A fully developed university must have all the facilities needed to address at least those eight areas. Holistic education believes that curriculum and co-curriculum must make use of whole campus for that purpose. Founding fathers of University of Peradeniya seem to have endowed with a concept of holistic education in the early twentieth century. Just to give only a few examples, for those who argue for making use of the whole campus for holistic education claims that for one’s intellectual development, a university has to utilise learning centers, library, academic advising services, tutoring services, information technology centers, invited talks on various topics, workshops, theatre halls, art shows and so on. This list, though not comprehensive, demonstrates that the intellectual development of a graduate is much more than following time tables and attending formal lectures. At Peradeniya, we may not have all these facilities, but when the university was founded a considerable attention was paid to these aspects. Taking a long walk through the beautiful University Park can be education in itself if one is rightly attuned to the lessons of natural beauty. I have learned those lessons at stunning campus parks at Wisconsin and Cornell.

Now, let me touch on ‘spiritual development.’ In addition to formal instructions on subjects such a philosophy and arts that concern one’s spiritual life, there should be co-curricular involvements with campus religious communities. Programmes such as inter-religious dialogue could be part of these activities. Perhaps, it was for such holistic education that places for all religions have been established within the University of Peradeniya.

Instead of cutting down funding on ‘liberal arts’ education, the government must invest more in the kind of education explained above. Even without enough financial resources some of us have been working hard to promote such a holistic education. Yes, just some of us. There are people who have no idea as to what they should be doing at universities. Among them, there are academics who believe that training students to site exams that lead to a certificate is university education. Yes, that is education often found at private tuition classes. But there is much more to university education. If our holistic education is only partially done, it is natural that authorities ask out graduates to learn ‘something technical.’

The prevailing pandemic has crippled nearly all co-curricular activities at campus. An education that does not include library, playground, gymnasium, the Sarachchandra Open Air theater, the E.O.E. Perera theatre, heated discussions with guest speakers, and, even some trips to the lovers’ lane or other ‘lanes’ cannot help achieve eight developmental goals of holistic education. COVID-19 has corroded that education. But holistic education is faced with a bigger threat. It is the demand that education be geared for the job market. True academics must do everything possible to prevent that philistine virus making inroads into our higher education institutions. Only those who are capable of realising the true meaning of holistic education envisioned in the Humanities and liberal arts can stand up to such philistine invasions. Those are the ones who really deserve to be hired and promoted.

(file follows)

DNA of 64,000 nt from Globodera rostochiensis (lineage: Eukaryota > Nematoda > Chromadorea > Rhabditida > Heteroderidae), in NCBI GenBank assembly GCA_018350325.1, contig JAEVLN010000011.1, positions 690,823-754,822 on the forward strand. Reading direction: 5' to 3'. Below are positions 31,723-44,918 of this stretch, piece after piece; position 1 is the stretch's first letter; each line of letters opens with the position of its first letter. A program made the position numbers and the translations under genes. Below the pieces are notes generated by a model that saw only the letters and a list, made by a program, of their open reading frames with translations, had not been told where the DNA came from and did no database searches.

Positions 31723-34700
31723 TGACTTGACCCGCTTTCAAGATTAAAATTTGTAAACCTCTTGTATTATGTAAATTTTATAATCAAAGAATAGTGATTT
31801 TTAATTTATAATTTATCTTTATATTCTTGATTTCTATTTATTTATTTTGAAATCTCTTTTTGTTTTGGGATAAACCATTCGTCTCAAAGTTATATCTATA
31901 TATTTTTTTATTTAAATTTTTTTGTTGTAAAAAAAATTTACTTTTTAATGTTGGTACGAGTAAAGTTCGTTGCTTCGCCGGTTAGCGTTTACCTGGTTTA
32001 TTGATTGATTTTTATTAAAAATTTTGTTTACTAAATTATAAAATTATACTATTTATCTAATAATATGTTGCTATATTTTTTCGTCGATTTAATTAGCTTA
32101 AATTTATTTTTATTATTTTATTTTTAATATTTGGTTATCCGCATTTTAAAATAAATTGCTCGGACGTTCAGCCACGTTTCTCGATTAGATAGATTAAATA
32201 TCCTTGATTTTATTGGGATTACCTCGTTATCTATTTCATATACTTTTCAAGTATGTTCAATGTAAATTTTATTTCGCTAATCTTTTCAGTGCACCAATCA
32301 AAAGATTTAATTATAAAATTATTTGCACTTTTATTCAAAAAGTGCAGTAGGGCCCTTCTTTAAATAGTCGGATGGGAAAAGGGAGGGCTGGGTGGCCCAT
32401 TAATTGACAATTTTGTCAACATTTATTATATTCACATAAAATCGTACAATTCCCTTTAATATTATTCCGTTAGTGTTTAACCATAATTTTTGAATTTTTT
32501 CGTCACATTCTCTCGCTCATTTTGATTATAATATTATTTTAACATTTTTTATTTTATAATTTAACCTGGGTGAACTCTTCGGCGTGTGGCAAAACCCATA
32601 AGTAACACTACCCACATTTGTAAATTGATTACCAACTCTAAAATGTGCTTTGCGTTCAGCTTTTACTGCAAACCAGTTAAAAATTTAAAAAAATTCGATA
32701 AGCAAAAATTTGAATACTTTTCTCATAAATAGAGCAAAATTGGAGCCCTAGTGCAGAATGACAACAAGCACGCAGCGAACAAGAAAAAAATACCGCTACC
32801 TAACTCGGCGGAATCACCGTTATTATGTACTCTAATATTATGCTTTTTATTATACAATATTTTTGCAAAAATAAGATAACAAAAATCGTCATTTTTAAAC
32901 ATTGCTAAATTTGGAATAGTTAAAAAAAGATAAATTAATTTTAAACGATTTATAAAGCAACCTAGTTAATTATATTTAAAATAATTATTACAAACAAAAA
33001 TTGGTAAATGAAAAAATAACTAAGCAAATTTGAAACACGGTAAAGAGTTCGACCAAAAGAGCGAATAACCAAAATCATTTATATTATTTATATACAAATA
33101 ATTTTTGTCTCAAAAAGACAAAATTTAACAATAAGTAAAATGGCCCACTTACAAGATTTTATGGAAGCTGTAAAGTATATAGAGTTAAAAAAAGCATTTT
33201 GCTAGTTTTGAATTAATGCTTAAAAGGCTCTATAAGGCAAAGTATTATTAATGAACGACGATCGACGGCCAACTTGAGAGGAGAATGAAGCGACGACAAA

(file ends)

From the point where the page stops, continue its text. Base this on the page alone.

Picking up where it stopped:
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Chinese Development Experience:

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Why Have Sri Lankans Failed So Far

by Luxman Siriwardena

 

During the past decades, several East Asian Economies have experienced consistent high rates of economic growth while achieving unprecedented improvements in the standard of living of their citizenry, an achievement that has been described in the famous World Bank study as ‘Asian Miracle’.  Hong Kong, Taiwan, Singapore and the Republic of Korea (ROK) were the partners of this achievement. One analyst explained this miracle as developments that have ‘telescoped into a single generation, a process of socioeconomic development that took the advanced economies of Western Europe centuries to achieve’. This group have now been dramatically overtaken by Communist China which has also eliminated poverty, probably excluding a few clusters in remote parts of rural China. 

Unfortunately, however, all South Asian countries, including India, Pakistan, Bangladesh and Sri Lanka still remain far behind China as developing economies. It has been estimated that a high percentage of the population of many of these countries are living in abject poverty and deprivation. 

China’s economic development as now well demonstrated, has been associated with technological advancement surpassing many of the advanced market economies. It is only a matter of time before China   becomes the largest economy in the world. Even in the current COVID-19 pandemic situation it has emerged as the only country to record a positive growth rate in 2020, according to multilateral lending agencies.

In this context it is of significance to understand how President Xi Jinping has articulated the Chinese development within the framework of Marxist Political Economy. In this regard, a speech delivered by Jinping, in the mid-August needs to be closely studied by the academics and policy makers in developing countries like Sri Lanka. President Jinping proposes in the speech that the Marxist political economy must be studied and developed as a higher stage of theoretical and practical advancement of Political Economy. Most relevant to the current development discourse is his combining of Marxist political economic principles with new practices of reform and opening up of the Chinese economy.